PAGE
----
After everything that had happened with Olivia, he was still hesitant to trust Iris with his own health and safety. But this was a customer and, even with her poor judgment calls of the fall, she was probably his best bet. Plus, she was actually at work and focused on what she was doing, not halfway out the door for a mysterious meeting that ultimately proved useless. He saw that flash of hesitation in her eyes that showed she was clearly thinking along the same lines. But then she nodded.
“What do they need?” she asked, turning and walking back out with him.
“I’m not sure,” Andrew admitted. “He’s got some kind of a situation and the tourmaline isn’t going to cut it.”
This wasn’t the same scenario, and he knew that getting it right this time wasn’t going to redeem Iris in the eyes of everyone she’d disappointed. And he wasn’t doing this intentionally in hopes that maybe he could stop being so disappointed in her. No, this was purely professional. It was exactly the same thing he’d do if the man needed to know the difference between two essential oils.
Iris walked out and took the man off to the side. Their conversation was too quiet for Andrew to hear, so he busied himself by putting back stock that had been left at the counter. They planned to do a ritual tonight after they closed, some kind of astral projection nonsense that wasn’t going to get Andrew any closer to leaving New Winslow than he had been when he woke up this morning. And he was so tired that even if it somehow did release him, he was going to curl up and sleep on the other side of the boundary before doing anything else.
It was just going to be the two of them again. Even though it had started out that way, Andrew had gotten used to the team of Iris, him, Roman, and Dr. Degas. But Roman was out. He hadn’t spoken to Iris since before Andrew had driven the possessed Olivia over to his and Celine’s home for help. Andrew had to give him credit because he knew that in the past, Roman would have gone over and blasted Iris. He wasn’t proud of the fact that he’d done that exact thing himself, but he wasn’t sorry either.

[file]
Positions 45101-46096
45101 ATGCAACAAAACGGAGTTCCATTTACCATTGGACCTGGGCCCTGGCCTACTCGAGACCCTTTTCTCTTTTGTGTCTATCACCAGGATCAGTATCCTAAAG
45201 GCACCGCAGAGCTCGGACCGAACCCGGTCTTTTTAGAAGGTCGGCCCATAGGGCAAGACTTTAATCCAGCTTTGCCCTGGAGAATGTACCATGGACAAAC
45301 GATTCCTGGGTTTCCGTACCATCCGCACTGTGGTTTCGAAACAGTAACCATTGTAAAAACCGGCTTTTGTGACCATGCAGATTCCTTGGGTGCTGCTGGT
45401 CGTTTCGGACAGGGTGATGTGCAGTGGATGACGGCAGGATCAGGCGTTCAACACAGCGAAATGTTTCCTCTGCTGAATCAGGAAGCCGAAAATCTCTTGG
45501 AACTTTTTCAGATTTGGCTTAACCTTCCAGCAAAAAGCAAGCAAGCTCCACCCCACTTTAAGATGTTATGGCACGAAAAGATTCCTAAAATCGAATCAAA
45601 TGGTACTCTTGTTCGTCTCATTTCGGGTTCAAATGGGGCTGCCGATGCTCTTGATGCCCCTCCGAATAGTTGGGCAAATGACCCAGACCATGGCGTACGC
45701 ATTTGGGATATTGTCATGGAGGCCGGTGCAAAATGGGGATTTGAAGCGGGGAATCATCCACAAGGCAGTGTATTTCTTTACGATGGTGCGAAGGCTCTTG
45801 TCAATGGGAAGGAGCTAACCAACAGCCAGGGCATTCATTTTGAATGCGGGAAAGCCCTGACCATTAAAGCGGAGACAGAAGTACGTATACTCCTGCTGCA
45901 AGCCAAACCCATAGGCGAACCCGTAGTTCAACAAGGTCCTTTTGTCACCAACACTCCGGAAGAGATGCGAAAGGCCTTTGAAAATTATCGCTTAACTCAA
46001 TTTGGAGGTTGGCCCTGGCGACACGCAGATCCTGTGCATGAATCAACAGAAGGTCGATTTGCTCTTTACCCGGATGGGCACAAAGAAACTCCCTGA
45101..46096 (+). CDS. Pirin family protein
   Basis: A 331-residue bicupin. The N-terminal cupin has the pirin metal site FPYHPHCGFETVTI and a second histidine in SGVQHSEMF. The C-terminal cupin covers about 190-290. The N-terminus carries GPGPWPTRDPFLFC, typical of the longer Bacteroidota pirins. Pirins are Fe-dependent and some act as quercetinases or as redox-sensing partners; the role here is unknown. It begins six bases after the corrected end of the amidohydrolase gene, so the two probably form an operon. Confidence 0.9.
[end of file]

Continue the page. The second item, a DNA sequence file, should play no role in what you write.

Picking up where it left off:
Dr. Degas was more level-headed about the situation, but she was also stepping aside for a little while, with the promise that she was here if they needed her. But she had no interest in setting foot in Iris’s shop again after the string of irresponsible behavior that culminated in Olivia’s possession.
The bamboo were crooked in their cute porcelain cups. Why did she sell bamboo? Was there some kind of magical property to it that Andrew was unaware of? He’d have to look into that. The duplex was currently covered in sigils and protective wards, but he couldn’t help trying to think of all the other ways that he could keep them safe. Olivia was still scared. Even if she didn’t say it, he could see it in the way that she avoided leaving the house and kept checking the doors.
Not that he blamed her. That had been the scariest night of his life and he hadn’t even been the one possessed by an angry spirit.
If he couldn’t do anything else, he could at least use his apparently not useless new knowledge to protect their home. It was his home too, at least as long as he was here.